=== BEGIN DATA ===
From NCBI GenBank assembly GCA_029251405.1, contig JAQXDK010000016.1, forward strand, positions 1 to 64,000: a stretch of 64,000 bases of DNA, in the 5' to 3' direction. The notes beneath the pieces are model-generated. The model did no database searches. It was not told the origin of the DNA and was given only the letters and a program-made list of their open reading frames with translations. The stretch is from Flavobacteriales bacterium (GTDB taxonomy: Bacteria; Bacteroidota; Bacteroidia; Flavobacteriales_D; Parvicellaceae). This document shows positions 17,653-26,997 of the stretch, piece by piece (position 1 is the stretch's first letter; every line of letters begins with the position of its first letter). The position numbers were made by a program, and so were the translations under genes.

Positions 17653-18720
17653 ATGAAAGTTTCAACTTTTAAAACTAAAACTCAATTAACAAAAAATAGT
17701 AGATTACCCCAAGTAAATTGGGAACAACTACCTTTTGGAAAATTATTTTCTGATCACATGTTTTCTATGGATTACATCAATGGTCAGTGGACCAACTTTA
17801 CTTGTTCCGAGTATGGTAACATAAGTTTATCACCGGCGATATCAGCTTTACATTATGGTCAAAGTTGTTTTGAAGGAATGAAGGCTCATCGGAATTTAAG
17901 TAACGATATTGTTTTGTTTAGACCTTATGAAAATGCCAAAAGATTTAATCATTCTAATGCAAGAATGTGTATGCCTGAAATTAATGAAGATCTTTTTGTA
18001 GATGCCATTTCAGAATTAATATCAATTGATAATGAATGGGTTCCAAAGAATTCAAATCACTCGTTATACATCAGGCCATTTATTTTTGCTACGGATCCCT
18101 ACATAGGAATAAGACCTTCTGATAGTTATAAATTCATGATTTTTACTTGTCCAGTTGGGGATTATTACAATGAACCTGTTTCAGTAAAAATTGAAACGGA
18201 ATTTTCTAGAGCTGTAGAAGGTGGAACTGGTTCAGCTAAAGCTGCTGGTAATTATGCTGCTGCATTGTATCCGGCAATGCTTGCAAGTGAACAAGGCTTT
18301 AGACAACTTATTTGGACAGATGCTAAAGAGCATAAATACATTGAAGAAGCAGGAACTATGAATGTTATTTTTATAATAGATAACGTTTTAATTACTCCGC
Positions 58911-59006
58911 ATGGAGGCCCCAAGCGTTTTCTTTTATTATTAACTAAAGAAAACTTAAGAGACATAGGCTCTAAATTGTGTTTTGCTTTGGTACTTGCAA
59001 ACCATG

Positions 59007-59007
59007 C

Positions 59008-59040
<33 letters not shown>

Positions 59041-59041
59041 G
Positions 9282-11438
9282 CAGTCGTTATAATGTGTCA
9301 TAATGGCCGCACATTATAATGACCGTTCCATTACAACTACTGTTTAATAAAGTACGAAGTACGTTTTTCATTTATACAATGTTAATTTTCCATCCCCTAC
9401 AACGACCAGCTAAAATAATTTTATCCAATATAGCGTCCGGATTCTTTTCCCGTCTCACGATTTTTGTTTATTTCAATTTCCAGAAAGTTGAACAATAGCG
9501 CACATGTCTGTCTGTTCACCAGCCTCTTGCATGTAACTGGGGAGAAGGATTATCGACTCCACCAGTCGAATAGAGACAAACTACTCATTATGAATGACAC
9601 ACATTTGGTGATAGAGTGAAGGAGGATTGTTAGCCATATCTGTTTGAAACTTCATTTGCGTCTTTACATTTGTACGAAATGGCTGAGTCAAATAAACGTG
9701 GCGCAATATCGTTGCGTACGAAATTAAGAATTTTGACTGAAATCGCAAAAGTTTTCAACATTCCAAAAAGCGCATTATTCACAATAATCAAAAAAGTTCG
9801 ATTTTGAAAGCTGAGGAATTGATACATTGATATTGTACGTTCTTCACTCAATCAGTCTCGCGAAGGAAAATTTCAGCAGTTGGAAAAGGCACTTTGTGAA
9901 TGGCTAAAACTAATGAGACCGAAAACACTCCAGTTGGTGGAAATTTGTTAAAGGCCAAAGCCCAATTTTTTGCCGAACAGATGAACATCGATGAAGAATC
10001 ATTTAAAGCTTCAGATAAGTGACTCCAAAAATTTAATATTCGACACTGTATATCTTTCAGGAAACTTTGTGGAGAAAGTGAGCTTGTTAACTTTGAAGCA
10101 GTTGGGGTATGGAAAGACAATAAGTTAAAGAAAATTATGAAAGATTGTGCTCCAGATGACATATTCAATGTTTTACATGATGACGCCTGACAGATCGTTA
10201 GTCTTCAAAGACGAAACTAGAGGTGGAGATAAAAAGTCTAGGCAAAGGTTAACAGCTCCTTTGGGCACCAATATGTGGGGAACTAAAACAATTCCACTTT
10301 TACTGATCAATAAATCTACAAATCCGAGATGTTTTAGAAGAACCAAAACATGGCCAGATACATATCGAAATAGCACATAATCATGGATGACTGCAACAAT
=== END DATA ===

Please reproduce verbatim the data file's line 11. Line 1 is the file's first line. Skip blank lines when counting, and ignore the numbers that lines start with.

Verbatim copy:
Positions 58911-59006